Movement for state recognition of Sherman Riot of 1930 continues

Michael Hutchins
Herald Democrat
Melissa Thiel speaks Thursday night regarding efforts to have a historic marker detailing the lynching of George Hughes in 1930 placed at Grayson county courthouse.

Despite delays, efforts continue to recognize a man who was denied his day in court and justice in Sherman nearly a century ago.

Organizers behind the movement to have the 1930 lynching of George Hughes recognized with a Texas historical marker held a public town hall meeting and panel Thursday night to raise awareness about the project and provide an update on the status and delays in the process.

The town hall included a question and answer session alongside a panel of project representatives, community leaders and other stakeholders.

"Everyone brings kernels of wisdom based on their own unique history and experiences," said Chele Wells, who served as master of ceremonies for the meeting. "We can't know or understand what someone else thinks unless we listen to them. We cannot have a full picture until everyone has a chance to contribute."

In 2020, local historian Melissa Thiel kickstarted efforts to have a historic marker placed on courthouse grounds detailing the events of May 1930, which led to the killing of a Black farmhand and the destruction of the Grayson County Courthouse and nearby Black business district.

While the effort has passed many local roadblocks, the request has yet to be heard by Grayson County Commissioners and has not been formally put on an agenda despite multiple requests, representatives said.

Efforts to recognize the lynching

Thiel's efforts to recognize the events of May 9,1930 started over the summer of 2020 as marches and movements for civil rights and justice reforms began following the killing of multiple Black women and women by police. The push for reforms and justice hit its peak in May and June following the murder of George Floyd, who died by asphyxia by a former police officer while in custody in Minneapolis.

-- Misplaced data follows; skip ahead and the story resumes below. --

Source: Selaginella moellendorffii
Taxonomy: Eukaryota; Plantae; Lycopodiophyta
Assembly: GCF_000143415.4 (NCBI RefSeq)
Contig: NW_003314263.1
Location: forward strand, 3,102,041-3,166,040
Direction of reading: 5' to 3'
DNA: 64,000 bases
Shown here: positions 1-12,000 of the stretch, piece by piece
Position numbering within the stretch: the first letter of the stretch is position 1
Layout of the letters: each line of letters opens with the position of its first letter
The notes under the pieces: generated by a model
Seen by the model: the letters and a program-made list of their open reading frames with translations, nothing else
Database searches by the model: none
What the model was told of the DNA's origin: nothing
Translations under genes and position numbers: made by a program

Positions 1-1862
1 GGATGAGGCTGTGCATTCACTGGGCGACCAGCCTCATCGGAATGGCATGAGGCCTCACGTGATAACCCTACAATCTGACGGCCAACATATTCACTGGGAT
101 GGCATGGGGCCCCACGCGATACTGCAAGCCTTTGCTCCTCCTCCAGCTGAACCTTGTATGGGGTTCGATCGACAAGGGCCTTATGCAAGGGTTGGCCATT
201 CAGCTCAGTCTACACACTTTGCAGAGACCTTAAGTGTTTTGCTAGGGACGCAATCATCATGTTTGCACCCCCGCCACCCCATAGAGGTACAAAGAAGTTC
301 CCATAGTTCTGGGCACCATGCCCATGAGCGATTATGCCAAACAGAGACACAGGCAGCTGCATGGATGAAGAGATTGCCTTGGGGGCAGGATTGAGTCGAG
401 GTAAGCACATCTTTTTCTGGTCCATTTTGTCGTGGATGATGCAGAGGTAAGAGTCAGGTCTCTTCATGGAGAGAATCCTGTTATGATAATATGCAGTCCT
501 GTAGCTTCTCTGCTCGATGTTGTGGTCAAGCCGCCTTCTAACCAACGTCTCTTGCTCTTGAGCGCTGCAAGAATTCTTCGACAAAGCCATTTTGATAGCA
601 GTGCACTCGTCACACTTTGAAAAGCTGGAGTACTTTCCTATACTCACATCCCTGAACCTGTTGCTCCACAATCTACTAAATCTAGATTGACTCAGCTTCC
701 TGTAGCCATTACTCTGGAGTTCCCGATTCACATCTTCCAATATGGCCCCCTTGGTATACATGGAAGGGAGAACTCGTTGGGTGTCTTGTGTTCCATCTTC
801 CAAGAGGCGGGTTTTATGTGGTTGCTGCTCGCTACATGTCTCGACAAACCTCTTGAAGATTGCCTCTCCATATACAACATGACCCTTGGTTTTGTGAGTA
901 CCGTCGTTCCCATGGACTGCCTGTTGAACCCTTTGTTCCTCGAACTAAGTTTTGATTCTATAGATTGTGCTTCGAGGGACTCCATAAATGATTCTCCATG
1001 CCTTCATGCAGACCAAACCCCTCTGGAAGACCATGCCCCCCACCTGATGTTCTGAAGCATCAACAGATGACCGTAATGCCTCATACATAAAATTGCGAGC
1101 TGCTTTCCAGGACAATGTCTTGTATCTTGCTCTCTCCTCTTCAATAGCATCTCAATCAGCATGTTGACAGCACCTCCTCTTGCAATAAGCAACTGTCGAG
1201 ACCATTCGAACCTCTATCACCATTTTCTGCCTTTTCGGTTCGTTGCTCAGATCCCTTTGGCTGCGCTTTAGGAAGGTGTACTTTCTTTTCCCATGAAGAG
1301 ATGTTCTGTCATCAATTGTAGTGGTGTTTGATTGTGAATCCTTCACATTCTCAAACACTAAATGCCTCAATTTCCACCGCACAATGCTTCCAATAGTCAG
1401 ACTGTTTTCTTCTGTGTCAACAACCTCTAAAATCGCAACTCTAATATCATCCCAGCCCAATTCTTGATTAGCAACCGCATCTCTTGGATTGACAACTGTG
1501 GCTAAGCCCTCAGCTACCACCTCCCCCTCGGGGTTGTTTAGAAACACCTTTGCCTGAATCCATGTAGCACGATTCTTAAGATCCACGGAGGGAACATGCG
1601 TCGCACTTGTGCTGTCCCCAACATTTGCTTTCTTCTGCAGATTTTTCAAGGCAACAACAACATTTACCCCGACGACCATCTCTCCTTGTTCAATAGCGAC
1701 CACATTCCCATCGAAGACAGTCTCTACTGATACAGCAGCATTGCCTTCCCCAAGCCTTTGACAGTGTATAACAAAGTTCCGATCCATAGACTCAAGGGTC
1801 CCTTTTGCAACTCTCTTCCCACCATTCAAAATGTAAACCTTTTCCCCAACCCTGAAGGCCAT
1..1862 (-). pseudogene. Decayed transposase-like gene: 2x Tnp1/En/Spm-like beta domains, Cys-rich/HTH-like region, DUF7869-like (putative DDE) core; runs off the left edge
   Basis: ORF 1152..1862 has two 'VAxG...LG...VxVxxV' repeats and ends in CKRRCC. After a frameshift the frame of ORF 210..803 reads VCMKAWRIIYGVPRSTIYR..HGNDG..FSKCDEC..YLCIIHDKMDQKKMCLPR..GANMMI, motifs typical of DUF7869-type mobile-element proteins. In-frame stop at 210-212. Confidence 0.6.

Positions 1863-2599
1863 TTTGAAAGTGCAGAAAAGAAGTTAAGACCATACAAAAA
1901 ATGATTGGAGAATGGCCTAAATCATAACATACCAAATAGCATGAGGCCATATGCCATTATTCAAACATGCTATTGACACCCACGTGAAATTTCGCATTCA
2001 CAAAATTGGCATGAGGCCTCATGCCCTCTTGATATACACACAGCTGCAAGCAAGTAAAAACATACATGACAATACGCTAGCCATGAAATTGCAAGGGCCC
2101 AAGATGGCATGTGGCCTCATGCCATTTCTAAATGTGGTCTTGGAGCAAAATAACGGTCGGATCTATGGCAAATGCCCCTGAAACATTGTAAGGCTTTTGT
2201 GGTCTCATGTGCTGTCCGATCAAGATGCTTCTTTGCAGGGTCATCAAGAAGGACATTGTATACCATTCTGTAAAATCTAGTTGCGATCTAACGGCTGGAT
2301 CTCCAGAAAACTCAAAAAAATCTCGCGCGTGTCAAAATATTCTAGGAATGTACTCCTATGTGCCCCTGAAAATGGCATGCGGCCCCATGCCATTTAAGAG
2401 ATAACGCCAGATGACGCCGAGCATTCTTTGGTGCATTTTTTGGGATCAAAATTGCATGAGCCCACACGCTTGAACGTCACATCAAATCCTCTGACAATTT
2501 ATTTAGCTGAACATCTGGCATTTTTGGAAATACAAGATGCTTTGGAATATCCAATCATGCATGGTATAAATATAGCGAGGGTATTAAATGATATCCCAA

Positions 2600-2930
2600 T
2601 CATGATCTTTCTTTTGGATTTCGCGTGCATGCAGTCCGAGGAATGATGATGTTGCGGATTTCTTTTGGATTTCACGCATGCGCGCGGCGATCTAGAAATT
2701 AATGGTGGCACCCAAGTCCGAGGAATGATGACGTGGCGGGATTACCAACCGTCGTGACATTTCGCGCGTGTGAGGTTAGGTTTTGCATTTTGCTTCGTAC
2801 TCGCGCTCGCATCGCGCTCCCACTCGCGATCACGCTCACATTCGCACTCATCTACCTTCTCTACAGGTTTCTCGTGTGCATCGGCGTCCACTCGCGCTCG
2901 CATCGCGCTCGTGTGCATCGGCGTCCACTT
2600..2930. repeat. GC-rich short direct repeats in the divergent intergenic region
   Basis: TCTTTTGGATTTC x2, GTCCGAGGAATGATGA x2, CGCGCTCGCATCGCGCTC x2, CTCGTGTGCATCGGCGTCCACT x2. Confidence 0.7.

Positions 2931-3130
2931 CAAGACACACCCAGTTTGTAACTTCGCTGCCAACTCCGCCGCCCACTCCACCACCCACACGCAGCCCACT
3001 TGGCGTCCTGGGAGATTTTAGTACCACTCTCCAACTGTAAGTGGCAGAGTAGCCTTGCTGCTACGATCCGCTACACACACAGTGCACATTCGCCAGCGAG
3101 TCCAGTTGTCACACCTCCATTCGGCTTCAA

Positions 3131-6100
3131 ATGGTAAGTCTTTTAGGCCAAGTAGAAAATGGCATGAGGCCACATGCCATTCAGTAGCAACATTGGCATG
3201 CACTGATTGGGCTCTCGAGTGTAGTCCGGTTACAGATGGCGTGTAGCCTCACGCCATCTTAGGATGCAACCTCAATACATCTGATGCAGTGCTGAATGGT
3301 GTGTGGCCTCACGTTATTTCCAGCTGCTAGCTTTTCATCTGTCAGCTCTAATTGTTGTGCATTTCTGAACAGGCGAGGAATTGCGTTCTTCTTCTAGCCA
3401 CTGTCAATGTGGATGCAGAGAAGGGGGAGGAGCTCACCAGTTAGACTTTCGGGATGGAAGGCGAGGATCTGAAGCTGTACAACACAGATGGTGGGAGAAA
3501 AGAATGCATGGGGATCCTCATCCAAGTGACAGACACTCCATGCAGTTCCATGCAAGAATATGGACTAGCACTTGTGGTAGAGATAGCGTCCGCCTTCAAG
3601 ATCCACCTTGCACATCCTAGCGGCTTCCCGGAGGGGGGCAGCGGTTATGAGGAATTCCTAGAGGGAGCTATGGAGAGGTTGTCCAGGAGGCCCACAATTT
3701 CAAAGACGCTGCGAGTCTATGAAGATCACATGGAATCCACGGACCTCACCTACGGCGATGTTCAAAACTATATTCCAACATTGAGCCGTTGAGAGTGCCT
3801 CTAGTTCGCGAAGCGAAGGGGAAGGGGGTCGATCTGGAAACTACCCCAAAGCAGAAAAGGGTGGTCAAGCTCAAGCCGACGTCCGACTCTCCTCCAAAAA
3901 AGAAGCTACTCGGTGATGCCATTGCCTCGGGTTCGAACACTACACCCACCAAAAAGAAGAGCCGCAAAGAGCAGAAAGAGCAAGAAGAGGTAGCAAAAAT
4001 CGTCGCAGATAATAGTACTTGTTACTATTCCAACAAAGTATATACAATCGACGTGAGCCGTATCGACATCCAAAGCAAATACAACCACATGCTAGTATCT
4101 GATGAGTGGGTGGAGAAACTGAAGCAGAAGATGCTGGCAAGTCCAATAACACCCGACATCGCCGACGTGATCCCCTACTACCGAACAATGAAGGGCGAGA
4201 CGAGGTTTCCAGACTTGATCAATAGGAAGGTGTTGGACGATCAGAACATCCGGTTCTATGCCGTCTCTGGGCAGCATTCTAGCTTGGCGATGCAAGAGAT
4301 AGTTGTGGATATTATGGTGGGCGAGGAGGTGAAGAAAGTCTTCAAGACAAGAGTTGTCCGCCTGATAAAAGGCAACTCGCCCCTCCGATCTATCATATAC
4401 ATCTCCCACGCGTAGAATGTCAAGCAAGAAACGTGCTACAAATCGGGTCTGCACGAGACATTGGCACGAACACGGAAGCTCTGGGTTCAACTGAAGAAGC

Representatives behind the marker effort said there have been multiple cities in recent years across North Texas that have made efforts to recognize past lynchings and events of racial injustice.

During Thursday's meeting, Thiel said there have been some misunderstandings related to what organizers were trying to accomplish. Some thought that the effort was to create a monument to Hughes.

Crowds gathered outside the Grayson County Courthouse in May in remembrance of George Hughes, a black farmhand who was lynched in 1930 in an act of mob justice. The event culminated in the destruction of the Grayson County Courthouse.

"We are asking for a Texas historical marker," Thiel said. "You see these markers on the side of the roads and in cemeteries with an emblem of the Texas state. That is what we are wanting.

"We are not asking for a statue of George Hughes. This is not a monument to George Hughes. This is simply a Texas historical marker explaining what happened in 1930."

Currently, Grayson County Courthouse is home to eight other Texas historic markers.

Thiel said the riot is only indirectly mentioned on a marker for the courthouse itself through a mention of its destruction in 1930. However, no other details of the event are given.

In order to have the marker placed at the courthouse grounds, the request must go through both the Grayson County Historic Commission, who wrote a letter in early March stating that the request meets criteria for a marker, and the Grayson County Commissioner's Court, who represent the county itself.